Is Matthew 17:21 a later addition?
Why were the disciples not able to drive the demon out of the son? Did Jesus give one reason, or two?
According to older Versions like the King James Version, two reasons were given: “And Jesus said unto them, 1) Because of your unbelief: for verily I say unto you, If ye have faith as a grain of mustard seed, ye shall say unto this mountain, Remove hence to yonder place; and it shall remove; and nothing shall be impossible unto you. 2) Howbeit this kind goeth not out but by prayer and fasting.”
Modern Versions like the New International Version, mention only the first reason: “He replied, ’Because you have so little faith. I tell you the truth, if you have faith as small as a mustard seed, you can say to this mountain, ‘Move from here to there’ and it will move. Nothing will be impossible for you.’”
Let us consider the available Manuscripts:
|Witness:||Greek:||Translations:||Church Fathers:||Greek:||Translations:||Church Fathers:|
|301-400||Sin. , B||2 Syriac, Bohairic||Eusebius||W||1 Old Latin, Vulgate||Hilary, Basil, Ambrose|
|401-500||1 Old Latin, 1 Syriac, Georgian||C, D||4 Old Latin, 1 Syriac, Armenian||Augustine, Chrysostom*|
|501-600||1 Old Latin|
|601-700||4 Old Latin, 1 Syriac|
|801-900||Kor., Minuscule 33, 1 Minuscules||K, X, Sang, Petro. 1 Minuscules||1 Old Latin|
|901-1000||1 Old Latin||Byzantine Lectionary|
|1001-1600||2 Ethiopic||f1, f13, 28 17 Minuscules||1 Old Latin, 1 Ethiopic|
What can we learn from the available manuscripts? Both the codices Sinaiticus and Vaticanus from around 350 A.D. do not contain verse 21. This passage is found in Codex Washingtonianus, dated about 50 years later. This codex is curiously compiled of fragments of different textual tradition, probably going back to an ancestor pasted together after Deocletian tried to destroy Christianity by burning all their sacred books he could find. In Matthew it is typical Byzantine. Most of the later manuscripts do contain this passage.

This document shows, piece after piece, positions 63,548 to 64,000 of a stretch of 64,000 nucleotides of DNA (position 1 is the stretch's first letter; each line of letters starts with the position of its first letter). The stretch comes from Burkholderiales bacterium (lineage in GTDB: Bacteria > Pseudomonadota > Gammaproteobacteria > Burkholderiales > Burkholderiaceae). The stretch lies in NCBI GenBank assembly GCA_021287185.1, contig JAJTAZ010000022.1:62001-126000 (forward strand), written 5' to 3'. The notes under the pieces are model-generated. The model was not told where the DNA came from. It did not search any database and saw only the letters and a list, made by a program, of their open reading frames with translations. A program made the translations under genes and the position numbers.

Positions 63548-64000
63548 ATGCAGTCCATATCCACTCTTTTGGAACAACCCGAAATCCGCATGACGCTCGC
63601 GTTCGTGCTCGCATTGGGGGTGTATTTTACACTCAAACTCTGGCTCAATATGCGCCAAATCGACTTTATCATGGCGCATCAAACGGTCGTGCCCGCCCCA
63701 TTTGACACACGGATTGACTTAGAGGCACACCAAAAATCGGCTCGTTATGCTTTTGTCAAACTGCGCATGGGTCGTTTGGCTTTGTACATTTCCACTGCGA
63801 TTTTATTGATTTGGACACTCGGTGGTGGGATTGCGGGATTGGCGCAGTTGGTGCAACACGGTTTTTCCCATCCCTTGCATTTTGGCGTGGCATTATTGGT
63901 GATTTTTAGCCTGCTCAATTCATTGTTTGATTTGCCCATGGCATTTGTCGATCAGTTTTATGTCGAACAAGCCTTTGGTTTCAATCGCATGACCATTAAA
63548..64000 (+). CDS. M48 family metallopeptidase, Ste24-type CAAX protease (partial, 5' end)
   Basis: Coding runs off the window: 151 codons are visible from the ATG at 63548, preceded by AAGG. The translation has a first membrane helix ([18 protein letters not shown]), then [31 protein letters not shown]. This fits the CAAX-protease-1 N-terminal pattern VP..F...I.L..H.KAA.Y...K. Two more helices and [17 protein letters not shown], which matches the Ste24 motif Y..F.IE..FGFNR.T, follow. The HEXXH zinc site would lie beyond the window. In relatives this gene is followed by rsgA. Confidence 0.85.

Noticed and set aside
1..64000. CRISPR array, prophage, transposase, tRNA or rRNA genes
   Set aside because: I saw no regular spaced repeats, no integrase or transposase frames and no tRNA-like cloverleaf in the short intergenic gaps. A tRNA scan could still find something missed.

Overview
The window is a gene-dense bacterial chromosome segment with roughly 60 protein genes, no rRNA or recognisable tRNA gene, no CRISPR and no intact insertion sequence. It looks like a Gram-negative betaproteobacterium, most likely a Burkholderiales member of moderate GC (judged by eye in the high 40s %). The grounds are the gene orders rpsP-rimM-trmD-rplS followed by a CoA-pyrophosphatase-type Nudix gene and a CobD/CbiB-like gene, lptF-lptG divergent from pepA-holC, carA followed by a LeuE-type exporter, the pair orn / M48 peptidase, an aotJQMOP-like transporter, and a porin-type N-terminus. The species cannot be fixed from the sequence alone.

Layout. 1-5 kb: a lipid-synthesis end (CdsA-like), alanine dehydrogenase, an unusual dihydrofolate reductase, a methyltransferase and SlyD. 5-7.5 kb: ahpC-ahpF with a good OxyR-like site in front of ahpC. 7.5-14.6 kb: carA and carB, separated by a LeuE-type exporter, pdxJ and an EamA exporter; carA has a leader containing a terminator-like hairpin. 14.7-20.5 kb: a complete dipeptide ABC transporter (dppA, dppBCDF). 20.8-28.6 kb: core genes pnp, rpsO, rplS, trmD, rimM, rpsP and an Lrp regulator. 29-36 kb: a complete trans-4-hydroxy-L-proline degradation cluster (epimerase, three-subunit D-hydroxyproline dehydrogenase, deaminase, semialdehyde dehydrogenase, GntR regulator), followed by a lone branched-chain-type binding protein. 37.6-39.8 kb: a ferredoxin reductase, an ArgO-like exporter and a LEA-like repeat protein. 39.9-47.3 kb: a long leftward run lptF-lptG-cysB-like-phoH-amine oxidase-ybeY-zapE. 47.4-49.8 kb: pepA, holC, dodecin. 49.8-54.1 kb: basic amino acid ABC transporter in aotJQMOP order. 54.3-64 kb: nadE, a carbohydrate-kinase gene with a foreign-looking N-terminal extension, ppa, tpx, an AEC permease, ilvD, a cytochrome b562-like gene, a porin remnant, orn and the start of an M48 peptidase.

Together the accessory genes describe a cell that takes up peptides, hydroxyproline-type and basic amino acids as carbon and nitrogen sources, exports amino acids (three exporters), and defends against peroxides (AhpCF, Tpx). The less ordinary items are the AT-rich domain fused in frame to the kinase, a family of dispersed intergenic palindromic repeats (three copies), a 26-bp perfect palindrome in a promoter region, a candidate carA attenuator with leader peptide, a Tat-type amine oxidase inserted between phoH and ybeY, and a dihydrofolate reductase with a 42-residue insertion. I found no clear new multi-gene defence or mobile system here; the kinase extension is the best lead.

Looking at antique Translations, this passage is lacking in translations spread from Egypt through Ethiopia and Syria, Georgia between the Black and Caspian Seas, and even into Europe in Old Latin translations. Yet it is found mainly in old Latin translations and the Vulgate, but also in Syria, Russia and Ethiopia.
How much weight should we give to the oldest and most widely spread translations?
What would a scribe normally do when he was confronted by two differing versions in his source and controlling manuscripts? To ensure that he would not leave out some passage that might be part of the original, he would rather include than leave out. That is why in general manuscripts of later dates tend to be longer
A document that immediately calls for our attention concerning this verse, is the Diatessaron (±170 A.D.). Tatian, the Syrian compiled a single narrative of the four Gospels. It was quite popular at the beginning since one document instead of four Gospels would contain all. Due to its wide circulation, it could easily serve as control document for correcting future copies, but could just as easy result in including segments from other gospels, like this presumed interpolation from Mark 9:29.
In verse 20 Jesus gives an elaborate explanation of why the lack of faith on the side of the disciples could hinder the casting out of the demon. Mark mentions the importance of prayer. If indeed this passage had been interpolated from Mark, it actually stands on its own, like an afterthought. The authenticity of a report is not confirmed by congruency with other reports, but rather by the uniqueness and function of each part to the whole.
The effect of the addition of this passage to Matthew:
The healing of this son is reported in three gospels, with great correspondence of the main detail on the healing itself. Luke (37-43) does not discuss the question of why the disciples failed to drive out the demon. Mark blames the disciples’ inability on lack of prayer. In Matthew we find the lack of faith. Yet this peculiar description of faith likening it to the mustard seed, is also found among a few non related sayings of Jesus in Luke 17:6.
That each Gospel mentions what its source remembers, and that it might differ from the detail of another, points to authenticity rather than harmonizing the facts.
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